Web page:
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The Peoples, Their Places

Through the Mackenzie Basin: Lesser Slave River and Lesser Slave Lake

Athabasca River"It is unnecessary to inform the average reader that the Lesser Slave River connects the Lesser Slave Lake with the Athabasca; any atlas will satisfy him upon that point. But its peculiar colouring he will not find there, and it is this which gives the river its most distinctive character. Once seen, it is easy to account for the hue of the Athabasca below the Lesser Slave River; for the water of the latter, though of a pale yellow colour in a glass, is of a rich burnt umber in the stream, and when blown upon by the wind turns its sparkling facets to the sun like the smile upon the cheek of a brunette. Its upward course is like a continuous letter S with occasional S's side by side, so that a point can be crossed on foot in a few minutes which would cost much time to go around. Its proper name, too, is not to be found in the atlases, either English or French. There it is called the Lesser Slave River, but in the classic Cree its name is Iyaghchi Eennu Sepe, or the River of the Blackfeet, literally the 'River of the Strange People.' The lake itself bears the same name, and even now is never called Slave Lake by the Indians in their own tongue." [continue]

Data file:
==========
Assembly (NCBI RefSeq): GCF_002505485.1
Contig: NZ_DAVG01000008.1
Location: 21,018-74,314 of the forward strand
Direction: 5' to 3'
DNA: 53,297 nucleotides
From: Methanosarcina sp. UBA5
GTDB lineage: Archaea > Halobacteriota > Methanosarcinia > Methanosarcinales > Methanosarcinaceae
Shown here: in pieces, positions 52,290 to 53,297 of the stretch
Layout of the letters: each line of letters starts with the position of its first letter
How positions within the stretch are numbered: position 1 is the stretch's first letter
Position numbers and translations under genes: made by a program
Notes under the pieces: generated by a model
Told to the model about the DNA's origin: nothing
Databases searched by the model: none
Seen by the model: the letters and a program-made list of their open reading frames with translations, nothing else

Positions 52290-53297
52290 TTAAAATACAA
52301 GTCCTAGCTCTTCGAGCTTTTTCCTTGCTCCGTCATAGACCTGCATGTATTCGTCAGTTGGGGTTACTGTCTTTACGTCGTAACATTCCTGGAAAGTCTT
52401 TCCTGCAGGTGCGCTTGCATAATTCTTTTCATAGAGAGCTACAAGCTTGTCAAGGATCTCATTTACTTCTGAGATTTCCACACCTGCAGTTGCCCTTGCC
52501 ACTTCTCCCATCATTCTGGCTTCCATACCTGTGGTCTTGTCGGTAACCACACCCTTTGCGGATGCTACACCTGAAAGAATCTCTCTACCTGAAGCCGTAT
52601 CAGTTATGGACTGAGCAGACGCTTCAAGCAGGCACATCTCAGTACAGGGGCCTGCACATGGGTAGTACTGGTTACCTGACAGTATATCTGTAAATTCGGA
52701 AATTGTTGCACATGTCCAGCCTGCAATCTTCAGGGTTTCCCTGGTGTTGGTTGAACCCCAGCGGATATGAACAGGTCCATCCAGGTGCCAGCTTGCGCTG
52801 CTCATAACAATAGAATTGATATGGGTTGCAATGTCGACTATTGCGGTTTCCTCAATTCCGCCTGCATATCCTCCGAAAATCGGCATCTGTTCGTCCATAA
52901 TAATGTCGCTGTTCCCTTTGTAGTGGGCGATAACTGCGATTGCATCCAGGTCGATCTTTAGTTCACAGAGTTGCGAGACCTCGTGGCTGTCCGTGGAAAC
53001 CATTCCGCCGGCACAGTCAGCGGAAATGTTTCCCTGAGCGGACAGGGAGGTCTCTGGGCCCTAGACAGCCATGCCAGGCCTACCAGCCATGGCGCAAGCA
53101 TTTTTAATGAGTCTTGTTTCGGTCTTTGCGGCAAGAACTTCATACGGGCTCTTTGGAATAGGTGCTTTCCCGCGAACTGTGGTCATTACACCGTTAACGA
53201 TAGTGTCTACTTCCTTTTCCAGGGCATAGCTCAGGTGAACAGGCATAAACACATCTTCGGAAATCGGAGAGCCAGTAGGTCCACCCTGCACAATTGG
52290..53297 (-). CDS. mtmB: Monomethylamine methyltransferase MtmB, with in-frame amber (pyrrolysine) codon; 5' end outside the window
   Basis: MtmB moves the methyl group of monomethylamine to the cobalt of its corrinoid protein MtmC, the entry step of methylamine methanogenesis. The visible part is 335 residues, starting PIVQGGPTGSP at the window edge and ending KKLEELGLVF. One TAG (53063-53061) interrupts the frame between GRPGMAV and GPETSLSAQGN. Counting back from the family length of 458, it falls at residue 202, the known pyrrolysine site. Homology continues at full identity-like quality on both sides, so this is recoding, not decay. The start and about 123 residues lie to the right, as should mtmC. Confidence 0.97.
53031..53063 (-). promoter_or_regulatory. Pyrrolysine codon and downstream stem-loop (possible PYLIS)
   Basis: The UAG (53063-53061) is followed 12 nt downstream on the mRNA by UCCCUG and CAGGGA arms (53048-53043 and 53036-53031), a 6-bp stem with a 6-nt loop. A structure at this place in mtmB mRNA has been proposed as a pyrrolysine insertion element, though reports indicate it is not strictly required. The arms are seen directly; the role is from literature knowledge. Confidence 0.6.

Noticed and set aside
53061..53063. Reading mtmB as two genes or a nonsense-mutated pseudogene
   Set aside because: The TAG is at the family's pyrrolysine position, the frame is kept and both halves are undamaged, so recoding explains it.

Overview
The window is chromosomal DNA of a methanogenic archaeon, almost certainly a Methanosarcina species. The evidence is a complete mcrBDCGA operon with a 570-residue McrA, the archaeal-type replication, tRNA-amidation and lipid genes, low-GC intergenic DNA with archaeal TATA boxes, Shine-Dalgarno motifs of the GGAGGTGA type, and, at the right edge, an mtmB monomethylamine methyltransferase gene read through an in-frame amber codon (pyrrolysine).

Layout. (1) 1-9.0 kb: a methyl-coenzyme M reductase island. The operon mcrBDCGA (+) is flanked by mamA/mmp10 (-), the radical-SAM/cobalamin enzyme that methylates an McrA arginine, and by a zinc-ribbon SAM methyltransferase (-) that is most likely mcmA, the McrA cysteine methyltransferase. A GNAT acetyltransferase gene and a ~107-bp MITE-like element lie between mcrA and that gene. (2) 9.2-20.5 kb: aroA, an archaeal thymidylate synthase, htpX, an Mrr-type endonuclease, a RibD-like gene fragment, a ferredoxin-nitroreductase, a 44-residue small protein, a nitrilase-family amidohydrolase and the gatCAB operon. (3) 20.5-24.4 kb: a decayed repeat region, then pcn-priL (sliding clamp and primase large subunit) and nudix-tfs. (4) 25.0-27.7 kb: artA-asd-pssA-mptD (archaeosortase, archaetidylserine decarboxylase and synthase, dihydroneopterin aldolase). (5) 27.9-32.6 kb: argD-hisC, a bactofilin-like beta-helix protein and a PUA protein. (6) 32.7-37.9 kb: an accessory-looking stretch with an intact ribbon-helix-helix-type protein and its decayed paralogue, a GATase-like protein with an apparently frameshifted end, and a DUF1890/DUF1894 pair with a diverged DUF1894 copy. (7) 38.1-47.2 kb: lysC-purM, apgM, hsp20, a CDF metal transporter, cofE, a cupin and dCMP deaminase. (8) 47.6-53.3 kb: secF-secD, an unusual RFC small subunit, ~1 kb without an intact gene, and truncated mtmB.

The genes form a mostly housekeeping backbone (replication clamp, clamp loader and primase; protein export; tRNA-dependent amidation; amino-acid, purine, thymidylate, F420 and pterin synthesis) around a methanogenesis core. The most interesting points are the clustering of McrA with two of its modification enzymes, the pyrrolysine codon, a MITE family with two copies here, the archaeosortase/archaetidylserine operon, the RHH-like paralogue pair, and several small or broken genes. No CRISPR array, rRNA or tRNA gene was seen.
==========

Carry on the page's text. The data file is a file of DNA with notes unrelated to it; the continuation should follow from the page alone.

Reprinted from Through the Mackenzie Basin: An Account of the Signing of Treaty No. 8 and the Scrip Commission, 1899 by Charles Mair.